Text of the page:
- With “directional drilling” the first horizontal angled drill section might go out 8,000 feet, then the vertical down drilling go 6,000 feet to reach desired gas pocket.
LAND & LEASING: (Tab McGinley - Land Manager with Ultra)
- 75% of all the minerals in Wyoming are owned by the U.S. Government.
- The Pinedale Anticline Project Area (PAPA) is 198,000 acres.
- Federal mineral leases are typically 10 years or as long thereafter as there is production.
- Royalties paid to the mineral owner are typically 12-1/2 % of proceeds of production (1/8). After taxes and royalties, the gas companies typically take home about 75% of the revenue.
- The gas companies pay 100% of the cost of drilling and operating a gas well.
- Effective November 1, 2007, the federal government is going to start taking their royalty payment from the Pinedale Anticline “In Kind”, rather than taking cash money payment, meaning keeping the gas and selling and marketing it themselves however they choose.
- The gas companies sometimes partner with each other on a given gas lease.
- Shell, Ultra and Questar are working together on many aspects of working the Pinedale Anticline. They are competitors, but they are also cooperators, to try and better manage and coordinate their activities and minimize impacts to the land and nearby communities.
- Before drilling can begin, there must first be a lease and a surface use agreement with the surface land owner.
- Well spacing on the Pinedale Anticline is at 40, 20 and some 10-acre spacings.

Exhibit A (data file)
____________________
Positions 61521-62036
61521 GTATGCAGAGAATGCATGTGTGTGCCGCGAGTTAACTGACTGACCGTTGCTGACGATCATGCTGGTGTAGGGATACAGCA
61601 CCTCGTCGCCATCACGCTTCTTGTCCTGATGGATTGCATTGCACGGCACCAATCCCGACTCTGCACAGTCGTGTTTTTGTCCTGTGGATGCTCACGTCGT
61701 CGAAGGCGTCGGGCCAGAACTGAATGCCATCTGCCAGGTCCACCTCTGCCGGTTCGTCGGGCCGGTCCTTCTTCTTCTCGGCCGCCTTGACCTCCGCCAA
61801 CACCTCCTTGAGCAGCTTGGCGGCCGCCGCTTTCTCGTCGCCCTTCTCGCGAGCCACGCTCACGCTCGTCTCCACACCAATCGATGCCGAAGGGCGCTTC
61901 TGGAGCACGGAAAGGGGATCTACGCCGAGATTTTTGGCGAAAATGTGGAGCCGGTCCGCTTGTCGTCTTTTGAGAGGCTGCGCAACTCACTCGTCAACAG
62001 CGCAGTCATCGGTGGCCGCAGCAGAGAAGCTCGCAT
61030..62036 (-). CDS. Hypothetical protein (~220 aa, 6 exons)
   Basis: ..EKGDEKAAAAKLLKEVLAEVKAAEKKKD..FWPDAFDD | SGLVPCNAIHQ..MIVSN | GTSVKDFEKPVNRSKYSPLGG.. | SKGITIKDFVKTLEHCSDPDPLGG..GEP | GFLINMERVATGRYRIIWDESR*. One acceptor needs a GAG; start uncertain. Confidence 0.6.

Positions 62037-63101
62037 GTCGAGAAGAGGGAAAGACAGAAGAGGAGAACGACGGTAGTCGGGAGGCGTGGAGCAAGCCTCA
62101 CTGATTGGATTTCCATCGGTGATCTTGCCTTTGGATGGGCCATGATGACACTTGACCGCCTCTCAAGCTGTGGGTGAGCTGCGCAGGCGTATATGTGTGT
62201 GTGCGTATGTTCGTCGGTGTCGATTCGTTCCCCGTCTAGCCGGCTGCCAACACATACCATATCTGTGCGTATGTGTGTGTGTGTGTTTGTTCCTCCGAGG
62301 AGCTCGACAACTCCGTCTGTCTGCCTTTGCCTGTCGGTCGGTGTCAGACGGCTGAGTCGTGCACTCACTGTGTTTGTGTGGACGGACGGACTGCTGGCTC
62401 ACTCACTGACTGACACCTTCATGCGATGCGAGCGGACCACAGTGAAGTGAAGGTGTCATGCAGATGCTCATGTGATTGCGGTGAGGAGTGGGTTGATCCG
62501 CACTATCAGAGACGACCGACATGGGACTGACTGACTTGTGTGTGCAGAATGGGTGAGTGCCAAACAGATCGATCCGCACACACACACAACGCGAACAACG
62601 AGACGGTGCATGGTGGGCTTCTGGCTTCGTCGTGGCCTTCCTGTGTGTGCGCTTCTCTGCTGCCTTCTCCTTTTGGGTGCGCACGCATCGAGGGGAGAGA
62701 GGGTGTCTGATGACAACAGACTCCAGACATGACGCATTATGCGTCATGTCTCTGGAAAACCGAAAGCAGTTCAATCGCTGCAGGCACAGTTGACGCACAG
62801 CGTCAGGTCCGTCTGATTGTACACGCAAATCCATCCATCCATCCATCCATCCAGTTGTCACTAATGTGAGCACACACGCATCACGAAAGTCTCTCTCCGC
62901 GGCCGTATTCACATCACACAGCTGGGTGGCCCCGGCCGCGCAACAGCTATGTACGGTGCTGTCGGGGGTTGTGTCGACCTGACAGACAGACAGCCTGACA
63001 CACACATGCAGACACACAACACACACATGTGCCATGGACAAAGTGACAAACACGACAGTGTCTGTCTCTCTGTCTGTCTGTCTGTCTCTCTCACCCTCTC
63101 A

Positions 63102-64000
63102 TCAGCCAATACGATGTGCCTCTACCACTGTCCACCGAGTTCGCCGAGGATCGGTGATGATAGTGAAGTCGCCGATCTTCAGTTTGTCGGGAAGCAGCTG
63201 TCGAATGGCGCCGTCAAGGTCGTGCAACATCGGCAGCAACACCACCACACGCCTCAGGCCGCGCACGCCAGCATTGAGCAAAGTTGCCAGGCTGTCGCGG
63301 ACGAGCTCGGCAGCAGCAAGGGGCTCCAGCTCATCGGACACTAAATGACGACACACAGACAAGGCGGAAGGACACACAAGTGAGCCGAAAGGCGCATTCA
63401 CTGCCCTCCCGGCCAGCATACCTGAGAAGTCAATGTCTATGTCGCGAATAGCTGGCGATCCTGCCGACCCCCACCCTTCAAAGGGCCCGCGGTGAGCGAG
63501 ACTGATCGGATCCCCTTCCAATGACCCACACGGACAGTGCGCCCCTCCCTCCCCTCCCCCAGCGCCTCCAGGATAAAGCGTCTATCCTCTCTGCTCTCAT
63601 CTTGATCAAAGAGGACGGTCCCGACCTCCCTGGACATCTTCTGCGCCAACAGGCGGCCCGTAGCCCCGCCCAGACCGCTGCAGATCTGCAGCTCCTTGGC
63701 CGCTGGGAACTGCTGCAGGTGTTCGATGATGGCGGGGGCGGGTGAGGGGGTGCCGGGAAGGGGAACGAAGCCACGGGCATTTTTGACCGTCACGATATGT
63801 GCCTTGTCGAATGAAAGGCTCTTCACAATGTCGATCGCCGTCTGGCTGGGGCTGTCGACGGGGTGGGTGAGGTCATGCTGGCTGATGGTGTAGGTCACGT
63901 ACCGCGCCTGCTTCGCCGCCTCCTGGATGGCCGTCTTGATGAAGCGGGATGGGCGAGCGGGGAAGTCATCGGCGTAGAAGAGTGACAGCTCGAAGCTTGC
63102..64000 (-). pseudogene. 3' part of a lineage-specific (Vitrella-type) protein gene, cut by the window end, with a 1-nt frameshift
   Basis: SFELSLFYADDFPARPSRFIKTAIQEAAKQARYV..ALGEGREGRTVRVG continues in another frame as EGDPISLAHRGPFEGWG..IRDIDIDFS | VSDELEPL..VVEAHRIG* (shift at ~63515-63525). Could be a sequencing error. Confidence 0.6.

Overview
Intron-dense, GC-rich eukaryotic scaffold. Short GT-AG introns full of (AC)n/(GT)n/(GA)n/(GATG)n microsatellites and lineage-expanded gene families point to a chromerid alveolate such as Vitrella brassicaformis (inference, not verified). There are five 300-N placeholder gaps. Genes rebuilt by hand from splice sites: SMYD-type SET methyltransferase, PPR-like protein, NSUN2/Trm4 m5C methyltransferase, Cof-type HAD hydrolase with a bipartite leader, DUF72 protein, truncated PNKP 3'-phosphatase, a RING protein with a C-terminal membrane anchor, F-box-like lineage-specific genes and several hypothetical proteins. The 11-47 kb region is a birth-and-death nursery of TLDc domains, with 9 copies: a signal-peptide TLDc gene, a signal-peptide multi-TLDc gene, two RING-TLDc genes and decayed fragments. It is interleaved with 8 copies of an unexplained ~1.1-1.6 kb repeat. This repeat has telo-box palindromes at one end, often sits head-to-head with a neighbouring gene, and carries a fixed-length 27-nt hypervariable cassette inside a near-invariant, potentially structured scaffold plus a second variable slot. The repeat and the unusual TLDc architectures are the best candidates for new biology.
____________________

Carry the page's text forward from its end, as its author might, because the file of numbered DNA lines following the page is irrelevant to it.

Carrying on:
- Surface use agreements with people who don’t own mineral rights typically do not include a royalty payment off the gas extracted from a well on their land.
- The size of an “average” pad on the Pinedale Anticline is around 10 acres, but some are as big as 18 acres. This size decreases once the well goes into production and can be reduced as much as 50% of surface impact.
- The “5 acre well spacing” the gas companies want is UNDERGROUND spacing, not surface disturbance.
- Only 10% of the Pinedale Anticline resource has been developed to date.
- Jonah Field impact is approximately 50% surface disturbance. The Pinedale Anticline is expected to have approximately 8% surface disturbance (15,000 acres disturbed of the 198,000-acre project area)
- Companies are trying to reuse produced water as much as they can and not use clean, fresh water in their operations. Recycling is up to about 70% now.
- Once a well is capped and no longer in use, it is filled with cement to close it.
- Injection wells, in which waste water is pumped back into the ground, are several thousand feet below surface aquifers. There is a subsurface hard layer of hard rock that separates the injection aquifer layer and prevents mixing with surface aquifers. The injected water is going into aquifers of salt water that are not suitable for consumption. It is not going into potable water aquifers. Injection wells are closely monitored and regulated.
- Ground water monitoring in the Pinedale Anticline has been going on since 2000.